Todd Zywicki explains what's wrong with John Conyers' bill to let bankruptcy judges modify mortgage contracts. Here's the first of several solid objections:
Mortgage modification would indeed provide a windfall for some troubled homeowners—but its costs will be borne by aspiring future homeowners, and by any American who uses credit of any kind, from car loans to credit cards. The ripple effects could further roil America's consumer credit markets.
In the first place, mortgage costs will rise. If bankruptcy judges can rewrite mortgage loans after they are made, it will increase the risk of mortgage lending at the time they are made. Increased risk increases the overall cost of lending, which in turn will require future borrowers to pay higher interest rates and upfront costs, such as higher down payments and points. This is illustrated by a recent example: In 2005, Congress eliminated the power of bankruptcy judges to modify auto loans. A recent staff report by the Federal Reserve Bank of New York estimated a 265 basis-point reduction on average in auto loan terms as a result of the reform.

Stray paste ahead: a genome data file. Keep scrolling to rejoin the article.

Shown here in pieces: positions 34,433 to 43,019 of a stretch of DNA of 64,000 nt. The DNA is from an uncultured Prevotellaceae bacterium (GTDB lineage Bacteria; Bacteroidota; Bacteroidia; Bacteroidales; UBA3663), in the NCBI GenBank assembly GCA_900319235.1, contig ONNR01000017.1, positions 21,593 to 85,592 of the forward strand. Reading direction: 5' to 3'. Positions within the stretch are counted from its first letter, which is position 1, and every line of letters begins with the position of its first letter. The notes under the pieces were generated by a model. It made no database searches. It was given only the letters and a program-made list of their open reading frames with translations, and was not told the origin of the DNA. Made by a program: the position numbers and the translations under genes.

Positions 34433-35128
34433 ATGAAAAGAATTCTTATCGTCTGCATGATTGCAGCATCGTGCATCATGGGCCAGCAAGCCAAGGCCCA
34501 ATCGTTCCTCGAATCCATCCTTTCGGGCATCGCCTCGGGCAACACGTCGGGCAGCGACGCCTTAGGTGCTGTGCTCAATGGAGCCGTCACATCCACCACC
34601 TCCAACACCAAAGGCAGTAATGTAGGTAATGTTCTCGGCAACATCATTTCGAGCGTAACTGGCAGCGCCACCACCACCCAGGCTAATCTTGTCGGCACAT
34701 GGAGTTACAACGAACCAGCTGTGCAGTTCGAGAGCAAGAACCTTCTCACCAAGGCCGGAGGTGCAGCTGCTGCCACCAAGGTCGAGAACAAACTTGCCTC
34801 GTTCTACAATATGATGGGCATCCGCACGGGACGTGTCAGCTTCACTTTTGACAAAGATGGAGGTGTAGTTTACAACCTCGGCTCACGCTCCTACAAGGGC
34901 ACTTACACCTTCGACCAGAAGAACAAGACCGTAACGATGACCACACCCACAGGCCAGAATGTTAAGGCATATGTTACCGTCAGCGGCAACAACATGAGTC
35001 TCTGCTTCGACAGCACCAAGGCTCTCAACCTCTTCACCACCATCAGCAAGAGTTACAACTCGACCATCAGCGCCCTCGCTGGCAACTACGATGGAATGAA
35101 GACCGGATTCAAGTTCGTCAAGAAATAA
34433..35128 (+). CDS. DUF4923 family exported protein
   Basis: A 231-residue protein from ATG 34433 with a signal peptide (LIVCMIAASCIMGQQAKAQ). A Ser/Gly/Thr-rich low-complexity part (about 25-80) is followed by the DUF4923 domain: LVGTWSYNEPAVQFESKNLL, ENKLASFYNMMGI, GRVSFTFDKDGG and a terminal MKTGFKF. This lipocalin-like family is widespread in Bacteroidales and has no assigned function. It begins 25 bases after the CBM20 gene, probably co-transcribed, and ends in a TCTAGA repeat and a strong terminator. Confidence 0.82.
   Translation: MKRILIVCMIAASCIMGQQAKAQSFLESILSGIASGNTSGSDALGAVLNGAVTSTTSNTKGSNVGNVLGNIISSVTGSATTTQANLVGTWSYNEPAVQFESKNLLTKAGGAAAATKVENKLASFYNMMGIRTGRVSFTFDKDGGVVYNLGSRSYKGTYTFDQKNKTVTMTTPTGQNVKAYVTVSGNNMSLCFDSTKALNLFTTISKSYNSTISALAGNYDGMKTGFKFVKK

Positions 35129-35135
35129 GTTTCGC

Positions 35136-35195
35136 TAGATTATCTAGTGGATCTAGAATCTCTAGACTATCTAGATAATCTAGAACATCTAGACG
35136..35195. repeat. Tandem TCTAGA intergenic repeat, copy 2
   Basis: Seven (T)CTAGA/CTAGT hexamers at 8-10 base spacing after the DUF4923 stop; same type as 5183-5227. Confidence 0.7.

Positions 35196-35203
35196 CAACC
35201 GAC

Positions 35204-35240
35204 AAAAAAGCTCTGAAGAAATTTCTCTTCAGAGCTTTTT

Zywicki also notes the incentives the law would create for filing bankruptcy, and the opportunities it would open for bankruptcy abuse. Read the whole thing.